These 22 oil paintings that make up the series The Pink Paintings were created between 2007 and 2014 on the basis of pictures taken with a broken digital camera. To use the technique of photo-realism in the context of minimalism is a deliberate crossing of boundaries. It is not my intention to ignore borders as a matter of principle. It‘s about tracking them down, questioning them, refuting them.
Given that the motifs of the Pink Paintings show nothing more than the former image of an electronic error they seem to represent the perfect definition of Frank Stella‘s statement “You see what you see” which is related to Minimalism. The Pink Paintings are reminiscent of Frank Stella‘s Black Paintings and to my own work as well, but at the same time, they are also a kind of counterargument.
The highly associative content of the Pink Paintings changes Stella‘s statement to You see what YOU see. And this represents my artistic attitudes: Sovereignty of the viewer as a prerequisite for a productive dialogue between artwork and recipient. Only then do productive dynamics emerge.
Widewalls: What interests you the most when it comes to contemporary painting?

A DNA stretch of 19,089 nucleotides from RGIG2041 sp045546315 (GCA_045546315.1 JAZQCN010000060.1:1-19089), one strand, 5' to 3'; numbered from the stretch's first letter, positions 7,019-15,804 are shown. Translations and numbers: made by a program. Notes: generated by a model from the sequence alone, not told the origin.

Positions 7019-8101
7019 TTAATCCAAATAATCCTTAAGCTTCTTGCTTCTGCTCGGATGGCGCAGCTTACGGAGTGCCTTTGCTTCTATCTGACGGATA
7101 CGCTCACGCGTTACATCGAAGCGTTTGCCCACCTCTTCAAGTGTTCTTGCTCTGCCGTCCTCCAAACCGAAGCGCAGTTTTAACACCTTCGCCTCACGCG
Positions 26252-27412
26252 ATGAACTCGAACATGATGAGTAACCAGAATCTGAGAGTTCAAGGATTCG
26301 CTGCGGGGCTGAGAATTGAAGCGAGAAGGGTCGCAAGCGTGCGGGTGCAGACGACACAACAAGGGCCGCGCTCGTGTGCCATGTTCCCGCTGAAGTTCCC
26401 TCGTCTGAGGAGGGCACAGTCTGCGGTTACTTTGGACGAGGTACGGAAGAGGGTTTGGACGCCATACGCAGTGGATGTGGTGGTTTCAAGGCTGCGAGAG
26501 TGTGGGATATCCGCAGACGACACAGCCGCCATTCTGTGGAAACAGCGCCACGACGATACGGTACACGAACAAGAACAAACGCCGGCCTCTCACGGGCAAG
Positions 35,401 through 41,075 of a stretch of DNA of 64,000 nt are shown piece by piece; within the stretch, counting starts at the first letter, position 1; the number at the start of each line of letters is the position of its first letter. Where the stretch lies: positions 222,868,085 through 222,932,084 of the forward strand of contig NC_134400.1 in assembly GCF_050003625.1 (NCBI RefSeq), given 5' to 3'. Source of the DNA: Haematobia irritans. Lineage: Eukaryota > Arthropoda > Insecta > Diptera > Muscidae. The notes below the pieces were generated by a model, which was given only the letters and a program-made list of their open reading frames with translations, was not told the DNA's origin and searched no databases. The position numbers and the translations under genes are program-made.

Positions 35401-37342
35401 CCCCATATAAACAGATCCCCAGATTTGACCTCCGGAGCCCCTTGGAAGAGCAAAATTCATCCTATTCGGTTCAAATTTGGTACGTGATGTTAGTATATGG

DM: I am obviously interested in works by artists who have a similar formal approach to their art like me, but I am even more intrigued by the artistic attitude behind artworks. It fascinates me when the artist‘s unquenchable curiosity is perceptible in his work. Or when a painting reflects the artist‘s joy in his work, as I once experienced in an exhibition by Sean Scully.
Generally spoken, a painting – whether abstract or representational – must express a concentrated essence of authentic creative power, and there are many ways to do this: concentration, repetition, reduction, richness, inquisitiveness, freedom, willingness to take risks, etc… but ultimately: the will to develop. There is nothing more boring than so-called label art, which only constantly reproduces itself to serve the art market.
Widewalls: Would you be interested in expressing yourself through other media or collaborating creatively with other artists?
DM: I would rather say I am interested in expressing myself through other media by collaborating with another artists. Art is communication. There are a lot of artists, musicians, composers, directors, writers, etc. who all deal with more or less similar topics, each artist in his or her own individual way. Why not combine our experiences and results?